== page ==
First, just

in the river, the Arun, and later, having joi

First, just

in the river, the Arun, and later, having joined the local sea angling club, occasionally out into the Channel when I could persuade my old Mum to part with the hire fee or as a freebie when boat owners were persuaded to keep us kids off the street and out fishing during summer holidays. On one of the latter trips, there was the skipper, his pimply callow mate and four of us boys all around twelve. Getting the rods organised on the way out Torin 1 supplier of harbour, we noticed that the mate was gearing up with a steel trace and huge hook. We asked what he was fishing for and, smirkingly, he said ‘congers’ that were known to live in an old sewerage pipe between our home port of Littlehampton and Worthing. On arrival, baited hooks were lowered, the mate trying to tempt a conger out of its pipe with a whole mackerel. After about an hour’s fishing, the mate’s rod suddenly bent so ferociously that I thought it was going to snap. But, he persevered and another half an hour later he had a gaffed conger at the surface, which he and the skipper now, possibly unwisely in hindsight, eventually managed to get into the boat. It was not so big as the Torquay

individual but, to my young eyes, it PD-0332991 mw was big enough. I would say well over a metre and a half in length, as thick as my waist and, most importantly, not yet dead. Suddenly, it awoke from its torpor and begin thrashing around the boat’s well, snapping at anything and everything. Us boys, me in my brother’s cut-down trousers and plimsolls, were up on the boat’s gunnel before you could say ‘knife’, hanging onto the bits of safety rigging any way we could and cautiously making our way onto the cabin’s roof where the spectacle in the well beneath us could be better enjoyed. The mate was trying to beat the conger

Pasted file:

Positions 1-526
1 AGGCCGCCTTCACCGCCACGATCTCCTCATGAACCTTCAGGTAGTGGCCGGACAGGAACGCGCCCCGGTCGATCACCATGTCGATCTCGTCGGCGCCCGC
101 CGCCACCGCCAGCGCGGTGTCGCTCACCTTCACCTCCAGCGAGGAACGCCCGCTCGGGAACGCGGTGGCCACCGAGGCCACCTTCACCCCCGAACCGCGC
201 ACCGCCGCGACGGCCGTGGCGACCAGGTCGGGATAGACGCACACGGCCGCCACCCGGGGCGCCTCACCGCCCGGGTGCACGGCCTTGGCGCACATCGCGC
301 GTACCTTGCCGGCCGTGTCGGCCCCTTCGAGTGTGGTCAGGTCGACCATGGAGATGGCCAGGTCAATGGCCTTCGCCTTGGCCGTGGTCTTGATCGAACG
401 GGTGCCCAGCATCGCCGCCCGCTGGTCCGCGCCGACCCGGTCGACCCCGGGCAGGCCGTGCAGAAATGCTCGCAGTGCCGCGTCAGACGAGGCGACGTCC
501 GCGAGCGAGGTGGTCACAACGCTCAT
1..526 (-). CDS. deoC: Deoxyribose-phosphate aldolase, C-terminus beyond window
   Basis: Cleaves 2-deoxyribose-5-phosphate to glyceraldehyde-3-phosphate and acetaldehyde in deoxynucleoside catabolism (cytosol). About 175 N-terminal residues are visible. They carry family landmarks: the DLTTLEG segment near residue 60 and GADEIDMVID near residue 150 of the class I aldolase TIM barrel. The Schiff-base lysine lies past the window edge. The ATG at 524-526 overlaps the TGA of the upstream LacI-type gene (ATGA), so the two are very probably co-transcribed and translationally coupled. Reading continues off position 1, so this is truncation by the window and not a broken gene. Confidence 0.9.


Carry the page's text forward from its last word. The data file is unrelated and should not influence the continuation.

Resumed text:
to death with the boat’s club but, not to be outdone, the conger bit him on the toe of his Wellington boot and refused to let go. We now had the spectacle of the wildly thrashing conger shaking the leg of the mate who, in turn, while hopping around on the other one, was still trying to club it senseless but was acutely aware of his own predicament. No more smirking Non-specific serine/threonine protein kinase either, I noted with quiet satisfaction. Eventually, the skipper grabbed hold of the club and was trying to also achieve the conger’s demise, but with a wide-eyed mate now even more frightened of the nightmarish consequences of his catch. It seems like an age later but, ultimately, by dint of discarding his boot to the conger, the beast was overcome and we boys descended to inspect a dead fish in a well of blood and gore and two badly shaken fishermen. It was thereupon decided that that was enough fun for one day’s angling and the boat turned for home. On the return trip, us boys returned to the cabin’s roof to gigglingly mull over the spectacle we had just experienced while the mate tried to clean up the blood-soaked deck.

, 1995) After incubation, cells were washed twice with FACS buff

, 1995). After incubation, cells were washed twice with FACS buffer and were either used for intracellular staining or fixed with a solution of 2% paraformaldehyde in PBS. Incubation with primary antibodies to MHC I (Salomonsen et al., 1987) and MHC II (Kaufman et al., 1990) was followed by Alexa-647 conjugated goat anti-mouse antibody (Life Technologies). Secondary antibody alone or unconjugated goat anti-mouse antibody (Life Technologies) was used as an unstained control for surface MHC staining. Intracellular staining high throughput screening was carried out as described previously (Ariaans et al., 2008). Briefly, splenocytes from challenged birds or non-infected controls were seeded in a 96-well round-bottom plates (Nunc)

at 106 cells/well in a final volume of 200 μl of culture media or culture media supplemented with the different stimuli at the concentration described in the ELISpot technique (except PMA which was used at 50 ng/ml). Cells